The House Carpenters

In the Choir of Primates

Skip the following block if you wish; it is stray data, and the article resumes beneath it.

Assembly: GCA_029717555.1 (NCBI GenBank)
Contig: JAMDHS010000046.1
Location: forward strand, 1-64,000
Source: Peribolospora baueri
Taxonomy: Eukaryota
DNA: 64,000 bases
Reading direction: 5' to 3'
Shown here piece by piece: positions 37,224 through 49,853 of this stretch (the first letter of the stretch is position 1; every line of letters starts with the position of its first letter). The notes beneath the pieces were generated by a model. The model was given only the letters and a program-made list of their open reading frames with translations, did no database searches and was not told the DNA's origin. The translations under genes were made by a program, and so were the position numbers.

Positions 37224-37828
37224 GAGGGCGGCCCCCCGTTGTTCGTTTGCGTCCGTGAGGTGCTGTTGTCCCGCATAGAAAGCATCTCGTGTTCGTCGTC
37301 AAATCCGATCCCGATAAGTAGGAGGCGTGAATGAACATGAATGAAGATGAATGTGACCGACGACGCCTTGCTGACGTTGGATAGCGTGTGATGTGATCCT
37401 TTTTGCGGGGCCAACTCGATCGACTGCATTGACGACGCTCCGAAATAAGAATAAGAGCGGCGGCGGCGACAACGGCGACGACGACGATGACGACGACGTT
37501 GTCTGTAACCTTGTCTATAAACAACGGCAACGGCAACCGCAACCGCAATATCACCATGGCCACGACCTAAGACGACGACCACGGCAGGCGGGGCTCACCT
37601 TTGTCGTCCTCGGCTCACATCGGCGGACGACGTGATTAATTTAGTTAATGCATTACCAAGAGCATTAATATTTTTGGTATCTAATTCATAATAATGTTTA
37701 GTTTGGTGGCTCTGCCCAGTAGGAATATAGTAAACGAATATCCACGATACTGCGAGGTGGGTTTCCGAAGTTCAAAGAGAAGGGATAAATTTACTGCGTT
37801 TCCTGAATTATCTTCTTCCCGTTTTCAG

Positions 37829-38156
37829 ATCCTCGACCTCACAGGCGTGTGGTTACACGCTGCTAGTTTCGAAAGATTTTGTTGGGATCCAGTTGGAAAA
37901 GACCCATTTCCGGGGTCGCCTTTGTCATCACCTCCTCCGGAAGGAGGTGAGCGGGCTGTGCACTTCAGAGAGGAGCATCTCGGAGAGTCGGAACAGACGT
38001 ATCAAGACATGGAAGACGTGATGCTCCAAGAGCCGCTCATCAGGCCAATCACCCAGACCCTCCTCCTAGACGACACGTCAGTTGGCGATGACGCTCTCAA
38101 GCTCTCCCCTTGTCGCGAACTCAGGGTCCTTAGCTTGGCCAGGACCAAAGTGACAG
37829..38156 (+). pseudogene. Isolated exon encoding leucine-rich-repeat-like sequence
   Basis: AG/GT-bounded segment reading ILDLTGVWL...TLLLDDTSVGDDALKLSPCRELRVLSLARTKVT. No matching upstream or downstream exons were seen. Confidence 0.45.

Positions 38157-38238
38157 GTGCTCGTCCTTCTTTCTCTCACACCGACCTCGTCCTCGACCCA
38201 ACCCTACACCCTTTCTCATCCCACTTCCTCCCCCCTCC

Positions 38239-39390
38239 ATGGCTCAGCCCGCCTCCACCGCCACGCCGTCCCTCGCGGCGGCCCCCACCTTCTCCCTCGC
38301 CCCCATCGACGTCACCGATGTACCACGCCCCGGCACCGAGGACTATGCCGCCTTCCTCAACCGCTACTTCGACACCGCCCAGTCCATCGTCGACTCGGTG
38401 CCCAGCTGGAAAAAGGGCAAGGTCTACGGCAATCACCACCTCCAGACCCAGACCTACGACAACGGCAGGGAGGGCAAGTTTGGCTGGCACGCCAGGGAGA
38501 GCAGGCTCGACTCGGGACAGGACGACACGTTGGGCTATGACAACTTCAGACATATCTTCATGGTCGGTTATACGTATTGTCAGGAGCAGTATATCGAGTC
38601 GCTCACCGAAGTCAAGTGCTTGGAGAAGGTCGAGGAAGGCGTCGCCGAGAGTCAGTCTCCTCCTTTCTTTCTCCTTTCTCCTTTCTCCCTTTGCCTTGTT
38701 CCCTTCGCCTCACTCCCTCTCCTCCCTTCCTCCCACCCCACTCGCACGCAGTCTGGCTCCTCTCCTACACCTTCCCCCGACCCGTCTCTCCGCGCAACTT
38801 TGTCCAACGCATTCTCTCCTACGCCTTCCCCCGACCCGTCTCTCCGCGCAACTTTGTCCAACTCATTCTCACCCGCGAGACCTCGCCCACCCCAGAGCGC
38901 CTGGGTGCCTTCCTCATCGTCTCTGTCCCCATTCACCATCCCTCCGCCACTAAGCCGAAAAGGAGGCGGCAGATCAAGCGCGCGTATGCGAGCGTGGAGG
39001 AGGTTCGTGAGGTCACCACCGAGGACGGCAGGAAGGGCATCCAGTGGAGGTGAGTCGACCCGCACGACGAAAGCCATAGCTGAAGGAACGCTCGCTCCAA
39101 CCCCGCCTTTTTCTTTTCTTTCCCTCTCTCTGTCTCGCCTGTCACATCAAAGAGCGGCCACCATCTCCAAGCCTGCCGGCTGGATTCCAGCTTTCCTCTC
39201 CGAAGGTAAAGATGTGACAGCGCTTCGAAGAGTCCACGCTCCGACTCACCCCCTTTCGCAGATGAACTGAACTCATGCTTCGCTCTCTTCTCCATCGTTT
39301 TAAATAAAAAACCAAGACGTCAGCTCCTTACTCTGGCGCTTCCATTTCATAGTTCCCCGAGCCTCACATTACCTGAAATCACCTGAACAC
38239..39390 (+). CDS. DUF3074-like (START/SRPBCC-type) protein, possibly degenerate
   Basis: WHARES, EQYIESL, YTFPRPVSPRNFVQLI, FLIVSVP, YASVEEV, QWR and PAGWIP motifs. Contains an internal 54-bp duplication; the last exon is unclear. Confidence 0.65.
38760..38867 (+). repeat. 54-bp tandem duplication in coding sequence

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Gone before most of us ever knew them, The House Carpenters's (Bill Foreman, Peter Giuliano, Will Stephens, and Dan Cesena) only full-length album shows a band that, should they have survived, would have been a likely candidate for an obsessed cult following. With personality pouring out of every accordion squeak in Cajun-tinged tunes like the jaunty "Full Moon Out Tonight" and "Nogales, Ariz.," there is an amazing balance of uninhibited fun and poignant narrative. Of the latter, the rolling drums, guitar, and mandolin of "As the Night Goes By" and the penny whistle of "Across the Windy Distance" are vehicles for incredibly literate verse and share a vaguely Celtic feel. Showing a broad eclecticism, the soulful Booker T. & the M.G.'s-influenced instrumental "Kidd Jordan's Second Line" and the "Secret Agent Man"-type rock of "Never" are pure bliss, with the latter's roaring drums and wild guitar solos likely to excite any fan of garage rock. In the end, it's the rare chemistry exhibited here, equal parts Band and Modern Lovers, that achieves such an exquisite synergy. Everyone is playing their role, and they sound like they're having a great time doing so, only eclipsed by the joy of actually listening to them.

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